6 November 2015

Rwanda: More Research On Local Hepatitis Medicine Needed - Minisante

opinion

More research needs to be done on the ability of traditional medicine to cure Hepatitis B and C.

Dr Amiable Ndituyumuremyi, the official in charge of prevention of liver diseases at Rwanda Biomedical Centre (RBC), said this while addressing a national conference of traditional healers.

"Up to now research has shown that traditional medicines can heal various diseases, but in our country there has been no research conducted on the ability of traditional medicine to treat Hepatitis B and C," he said.

"We cannot therefore, confirm whether our traditional healers have come up with ways to treat the disease.

Anything that relates to peoples' lives should base on empirical facts. However, this can be an entry point for further research."

Currently, figures from the World Health Organisation show that Hepatitis B kills between 500,000 and 700,000 persons each year while Hepatitis C kills over 350,000 persons every year.

Some local traditional healers have claimed that they have cured the two killer diseases.

Joachim Nsengimana, a traditional healer in Ruhango District, claimed he had successfully treated over ten cases of liver disease, mainly Hepatitis B and cirrhosis.

He said, "I have until now treated several cases of hepatitis and cirrhosis. I only treat those who have been diagnosed from health facilities. After treating them, I also request them to go back to the hospital to check the progress of the disease. Over ten of my patients have been found cured."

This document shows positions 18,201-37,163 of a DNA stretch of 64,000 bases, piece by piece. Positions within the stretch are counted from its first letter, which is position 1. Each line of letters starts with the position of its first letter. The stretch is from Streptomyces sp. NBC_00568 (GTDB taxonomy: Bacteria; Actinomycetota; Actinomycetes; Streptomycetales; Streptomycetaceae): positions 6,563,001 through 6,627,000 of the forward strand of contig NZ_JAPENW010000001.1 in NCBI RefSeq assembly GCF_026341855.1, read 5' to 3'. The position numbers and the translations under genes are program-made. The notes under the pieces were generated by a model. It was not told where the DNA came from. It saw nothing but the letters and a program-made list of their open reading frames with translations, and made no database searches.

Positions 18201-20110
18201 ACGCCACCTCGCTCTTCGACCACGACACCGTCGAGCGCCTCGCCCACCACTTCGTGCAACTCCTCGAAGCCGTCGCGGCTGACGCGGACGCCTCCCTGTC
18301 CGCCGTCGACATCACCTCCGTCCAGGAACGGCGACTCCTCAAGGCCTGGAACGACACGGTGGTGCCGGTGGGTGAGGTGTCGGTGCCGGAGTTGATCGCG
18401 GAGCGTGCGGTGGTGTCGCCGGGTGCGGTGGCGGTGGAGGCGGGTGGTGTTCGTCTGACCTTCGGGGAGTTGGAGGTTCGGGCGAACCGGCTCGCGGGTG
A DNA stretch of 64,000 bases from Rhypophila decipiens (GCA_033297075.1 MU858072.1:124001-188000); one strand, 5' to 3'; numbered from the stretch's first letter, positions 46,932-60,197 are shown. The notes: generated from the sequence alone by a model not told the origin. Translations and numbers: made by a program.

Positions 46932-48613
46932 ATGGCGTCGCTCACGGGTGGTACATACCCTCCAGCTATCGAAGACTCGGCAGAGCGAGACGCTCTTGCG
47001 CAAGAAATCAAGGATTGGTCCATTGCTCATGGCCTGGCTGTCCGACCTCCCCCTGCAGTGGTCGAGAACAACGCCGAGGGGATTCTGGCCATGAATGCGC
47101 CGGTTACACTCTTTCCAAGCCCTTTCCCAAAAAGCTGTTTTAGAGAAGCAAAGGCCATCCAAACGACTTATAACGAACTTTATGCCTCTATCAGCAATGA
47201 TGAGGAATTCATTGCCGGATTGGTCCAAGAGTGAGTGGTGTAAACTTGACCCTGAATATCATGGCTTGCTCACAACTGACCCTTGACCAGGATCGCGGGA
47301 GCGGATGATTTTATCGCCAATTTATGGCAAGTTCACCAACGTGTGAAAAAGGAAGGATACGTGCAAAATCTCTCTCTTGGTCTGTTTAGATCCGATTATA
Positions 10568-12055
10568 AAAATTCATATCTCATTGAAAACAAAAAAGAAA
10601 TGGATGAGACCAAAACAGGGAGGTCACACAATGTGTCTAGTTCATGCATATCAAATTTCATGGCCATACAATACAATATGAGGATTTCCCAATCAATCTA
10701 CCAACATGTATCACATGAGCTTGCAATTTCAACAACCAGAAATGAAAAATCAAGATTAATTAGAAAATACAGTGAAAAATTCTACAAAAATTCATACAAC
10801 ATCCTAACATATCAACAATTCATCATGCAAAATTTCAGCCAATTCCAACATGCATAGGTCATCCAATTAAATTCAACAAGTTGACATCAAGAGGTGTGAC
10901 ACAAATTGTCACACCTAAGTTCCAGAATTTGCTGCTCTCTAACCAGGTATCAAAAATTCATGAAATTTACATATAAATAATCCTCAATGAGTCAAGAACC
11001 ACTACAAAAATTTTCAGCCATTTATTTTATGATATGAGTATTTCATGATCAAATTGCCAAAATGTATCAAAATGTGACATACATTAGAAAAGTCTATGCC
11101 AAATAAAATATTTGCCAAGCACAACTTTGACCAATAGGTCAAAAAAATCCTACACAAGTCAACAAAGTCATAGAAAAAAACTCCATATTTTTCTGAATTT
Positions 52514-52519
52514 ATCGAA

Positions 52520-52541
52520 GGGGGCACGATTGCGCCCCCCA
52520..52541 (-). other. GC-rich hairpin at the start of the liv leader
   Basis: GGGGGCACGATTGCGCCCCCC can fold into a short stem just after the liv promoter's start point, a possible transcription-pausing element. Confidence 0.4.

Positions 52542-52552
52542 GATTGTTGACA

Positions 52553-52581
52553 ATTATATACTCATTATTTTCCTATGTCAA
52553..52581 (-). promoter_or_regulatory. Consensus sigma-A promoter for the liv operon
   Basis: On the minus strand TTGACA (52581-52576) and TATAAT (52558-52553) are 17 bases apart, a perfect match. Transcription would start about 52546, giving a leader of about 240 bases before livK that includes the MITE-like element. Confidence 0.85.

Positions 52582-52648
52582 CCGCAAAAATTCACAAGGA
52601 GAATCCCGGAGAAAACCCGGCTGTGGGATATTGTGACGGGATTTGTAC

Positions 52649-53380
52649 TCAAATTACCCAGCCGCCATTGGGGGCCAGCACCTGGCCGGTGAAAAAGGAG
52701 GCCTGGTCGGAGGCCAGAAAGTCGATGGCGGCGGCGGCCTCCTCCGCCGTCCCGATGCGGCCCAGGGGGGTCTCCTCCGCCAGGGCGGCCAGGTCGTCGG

Daniel Gafaranga, the president of AGA Rwanda Network (the traditional healers body in Rwanda)) said traditional healers should work with health centres and hospitals to ensure their clients have been diagnosed properly.

"We have neither the means nor knowledge to scientifically diagnose those diseases. We then have to work closely with health facilities to ensure we know that the patient is Hepatitis positive. If not we can give them medicines that can harm their lives instead of curing them," Gafaranga said.

Meanwhile, Florence Umubano, in charge of traditional healers at the Ministry of Health, said the ministry planned to work with the Huye-based research body, Institut des Recherches Scientifiques et Technologiques (IRST), to see how feasible testing the traditional medicine would be.

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